Dialogs and decisions

Once the list of Handlers is chosen the DefaultIcon, Action and Provider entries from each Handler are used to build the icons and strings that display the choices in the AutoPlay dialog. A particular item in the dialog may be selected as the default (highlighted) choice. This default can be modified using Registry settings. The dialog may not always be shown; a choice may be made automatically depending on user preferences.

User preferences are stored in an AutoPlayHandlers section under HKEY_CURRENT_USER:


Setting a user's default highlighted preferences is achieved by adding entries to:


in the form: eventhandler = "handler". For example,

ShowPicturesOnArrival = "MSOpenFolder"

will make that Handler the default for the ShowPicturesOnArrival EventHandler table.

Automatic AutoPlay selections is set through the AutoPlay tabs on the relevant properties dialogs. The settings are stored under HKEY_CURRENT_USER but have changed position in various versions of Windows. The setting is stored as an entry name which is a combination of information from the MountedDevices section of the Registry (HKLM\SYSTEM\MountedDevices) plus the EventHandler name, and entry data which is the Handler name. It is possible to manually trace the strings used by parsing MountedDevices manually or tracing back from the ParentIdPrefix settings under the enumeration tree, however this is undocumented and unlikely to be portable between Windows versions.

However, to illustrate the setting, this is the data that is used when AutoPlay is configured for a flash drive (note that the entry name is wrapped due to length):

      11d0-94f2-00a0c91efb8b}+PlayMusicFilesOnArrival = "MSPlayMediaOnArrival"

Altering AutoPlay

Disabling AutoPlay

In Windows 7 disabling AutoPlay for specific Media types and devices, can be done through clicking on "AutoPlay" under the "Hardware and Sound" category in the Control Panel.[12]

Prior to Windows 7, disabling AutoPlay from triggering at all for any non-volume device is not possible without an application intervening to cancel the triggering event (see Cancellation below).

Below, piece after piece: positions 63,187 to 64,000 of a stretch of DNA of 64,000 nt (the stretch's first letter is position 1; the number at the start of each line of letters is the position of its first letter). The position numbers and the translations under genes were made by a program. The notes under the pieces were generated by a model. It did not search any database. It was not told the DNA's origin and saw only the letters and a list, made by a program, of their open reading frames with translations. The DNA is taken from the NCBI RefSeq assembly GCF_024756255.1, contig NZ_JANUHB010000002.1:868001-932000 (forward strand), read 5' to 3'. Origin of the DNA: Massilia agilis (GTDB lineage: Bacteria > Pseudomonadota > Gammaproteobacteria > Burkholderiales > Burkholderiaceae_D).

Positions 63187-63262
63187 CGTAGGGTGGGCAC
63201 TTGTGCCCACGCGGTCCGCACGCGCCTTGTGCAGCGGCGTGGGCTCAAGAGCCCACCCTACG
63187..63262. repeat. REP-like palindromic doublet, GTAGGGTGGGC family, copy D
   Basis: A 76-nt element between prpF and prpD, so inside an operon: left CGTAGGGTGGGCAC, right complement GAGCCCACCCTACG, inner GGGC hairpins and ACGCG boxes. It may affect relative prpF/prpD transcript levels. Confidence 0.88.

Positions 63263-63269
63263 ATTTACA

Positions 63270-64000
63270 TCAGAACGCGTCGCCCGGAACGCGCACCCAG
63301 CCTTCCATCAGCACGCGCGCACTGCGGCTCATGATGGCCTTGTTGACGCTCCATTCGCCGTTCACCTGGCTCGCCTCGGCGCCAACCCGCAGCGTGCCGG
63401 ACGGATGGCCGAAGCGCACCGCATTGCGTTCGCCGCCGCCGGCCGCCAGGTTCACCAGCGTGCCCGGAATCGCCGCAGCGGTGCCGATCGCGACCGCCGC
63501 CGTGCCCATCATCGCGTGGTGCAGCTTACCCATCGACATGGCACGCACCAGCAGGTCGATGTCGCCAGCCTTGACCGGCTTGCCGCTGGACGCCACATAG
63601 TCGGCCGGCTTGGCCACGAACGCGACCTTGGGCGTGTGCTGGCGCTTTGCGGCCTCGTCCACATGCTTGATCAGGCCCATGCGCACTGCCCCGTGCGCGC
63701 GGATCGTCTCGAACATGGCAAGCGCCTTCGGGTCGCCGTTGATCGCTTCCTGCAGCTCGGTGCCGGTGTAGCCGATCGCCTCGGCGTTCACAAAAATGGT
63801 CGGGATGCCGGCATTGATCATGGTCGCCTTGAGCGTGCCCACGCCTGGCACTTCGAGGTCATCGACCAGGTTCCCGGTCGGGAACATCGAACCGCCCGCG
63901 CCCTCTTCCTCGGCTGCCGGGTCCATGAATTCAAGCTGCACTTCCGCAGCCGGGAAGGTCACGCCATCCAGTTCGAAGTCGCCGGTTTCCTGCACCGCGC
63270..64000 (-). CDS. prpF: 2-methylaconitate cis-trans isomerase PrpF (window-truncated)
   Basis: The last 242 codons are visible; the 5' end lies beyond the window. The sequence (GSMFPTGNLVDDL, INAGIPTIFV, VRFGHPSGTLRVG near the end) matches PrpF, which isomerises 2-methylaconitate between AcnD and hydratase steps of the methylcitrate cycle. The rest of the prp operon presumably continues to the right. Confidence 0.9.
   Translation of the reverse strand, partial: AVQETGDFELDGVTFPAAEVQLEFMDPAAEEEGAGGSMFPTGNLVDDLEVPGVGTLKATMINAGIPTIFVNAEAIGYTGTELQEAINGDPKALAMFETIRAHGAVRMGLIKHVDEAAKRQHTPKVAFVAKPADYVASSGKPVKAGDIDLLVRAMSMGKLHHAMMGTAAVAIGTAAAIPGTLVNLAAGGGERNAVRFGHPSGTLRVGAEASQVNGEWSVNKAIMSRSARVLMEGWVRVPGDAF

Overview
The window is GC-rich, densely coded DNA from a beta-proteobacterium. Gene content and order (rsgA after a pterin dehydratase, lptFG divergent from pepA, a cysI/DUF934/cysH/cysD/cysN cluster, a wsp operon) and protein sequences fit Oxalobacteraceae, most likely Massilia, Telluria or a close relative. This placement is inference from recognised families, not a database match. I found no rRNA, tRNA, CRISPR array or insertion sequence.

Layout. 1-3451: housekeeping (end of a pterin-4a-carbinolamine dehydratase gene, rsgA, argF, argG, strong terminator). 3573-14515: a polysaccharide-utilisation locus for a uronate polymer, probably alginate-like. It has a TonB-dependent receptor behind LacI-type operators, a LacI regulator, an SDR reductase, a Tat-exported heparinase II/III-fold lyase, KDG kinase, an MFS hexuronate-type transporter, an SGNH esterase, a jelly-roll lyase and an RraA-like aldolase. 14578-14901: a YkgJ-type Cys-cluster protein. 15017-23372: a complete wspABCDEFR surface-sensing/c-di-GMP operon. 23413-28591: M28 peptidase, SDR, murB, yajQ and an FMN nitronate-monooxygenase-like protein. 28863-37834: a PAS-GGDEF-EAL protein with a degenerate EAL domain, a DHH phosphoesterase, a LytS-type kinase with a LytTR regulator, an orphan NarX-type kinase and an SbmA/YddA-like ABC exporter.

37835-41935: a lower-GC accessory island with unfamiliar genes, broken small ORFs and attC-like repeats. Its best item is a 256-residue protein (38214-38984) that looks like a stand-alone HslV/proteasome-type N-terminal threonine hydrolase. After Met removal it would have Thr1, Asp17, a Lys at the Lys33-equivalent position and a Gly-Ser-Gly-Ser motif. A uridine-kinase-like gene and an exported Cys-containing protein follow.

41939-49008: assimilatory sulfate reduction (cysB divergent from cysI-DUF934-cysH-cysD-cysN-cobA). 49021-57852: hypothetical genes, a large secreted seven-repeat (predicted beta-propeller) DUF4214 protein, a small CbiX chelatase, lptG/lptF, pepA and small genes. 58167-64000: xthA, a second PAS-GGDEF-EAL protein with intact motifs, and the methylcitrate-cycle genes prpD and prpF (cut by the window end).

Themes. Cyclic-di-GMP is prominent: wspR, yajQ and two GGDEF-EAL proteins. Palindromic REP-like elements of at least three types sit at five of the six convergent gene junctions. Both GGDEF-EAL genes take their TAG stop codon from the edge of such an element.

An alternative method is changing AutoRun specific Registry settings (see AutoRun above) or from Windows 7, there is a "Turn off Autoplay for non-volume devices" Group Policy available.


Volume cancellation can be done through an application by listening to the QueryCancelAutoplay Windows message, or by implementing the IQueryCancelAutoplay COM interface.

Non-volume cancellation is achieved by implementing the IHWEventHandler COM interface.

Further specifics are available from the November 2001 MSDN Magazine article on AutoPlay[3] along with code examples from the AutoPlay Demo article.[13]

Other settings

From Windows Vista and Windows Server 2008, the "Don't set the always do this checkbox" Group Policy is available. If this policy is Enabled, the "Always do this..." checkbox in the AutoPlay dialog will not be set by default when the dialog is shown.

From Windows Vista, at the Dialogs and decisions point of the AutoPlay execution sequence, there is a check to see if the ⇧ Shift key is currently being held down. If so, any automatic user preferences are ignored and the AutoPlay dialog is always shown.

See also

Software providing similar functionality in other environments


  1. ^ Using Hardware AutoPlay, Microsoft, MSDN
  2. ^ a b Using and Configuring AutoPlay, Microsoft, MSDN
  3. ^ a b c AutoPlay in Windows XP, Microsoft, MSDN Magazine, November 2001
  4. ^ How to Disable the Feature That Allows CD-ROMs and Audio CDs to Run Automatically, Microsoft, Knowledge Base
  5. ^ How to Customize the Program Used to Play Audio CDs, Microsoft, Knowledge Base
  6. ^ How to disable (W95) AutoPlay, Microsoft, Knowledge Base
  7. ^ Preparing Hardware and Software for Use with AutoPlay, Microsoft, MSDN
  8. ^ Context Type Handlers, Usenet,
  9. ^ Security Watch Island Hopping: The Infectious Allure of Vendor Swag, TechNet Magazine
  10. ^ Device Identification Strings, Microsoft, MSDN
  11. ^ Device Interface Classes, Microsoft, MSDN
  12. ^ "".  |first1= missing |last1= in Authors list (help); External link in |title= (help)
  13. ^ Implement an Autoplay Handler, CodeProject
  14. ^

External links

  • AutoPlay in Windows XP, MSDN Magazine, November 2001
  • Implement an Autoplay Handler, CodeProject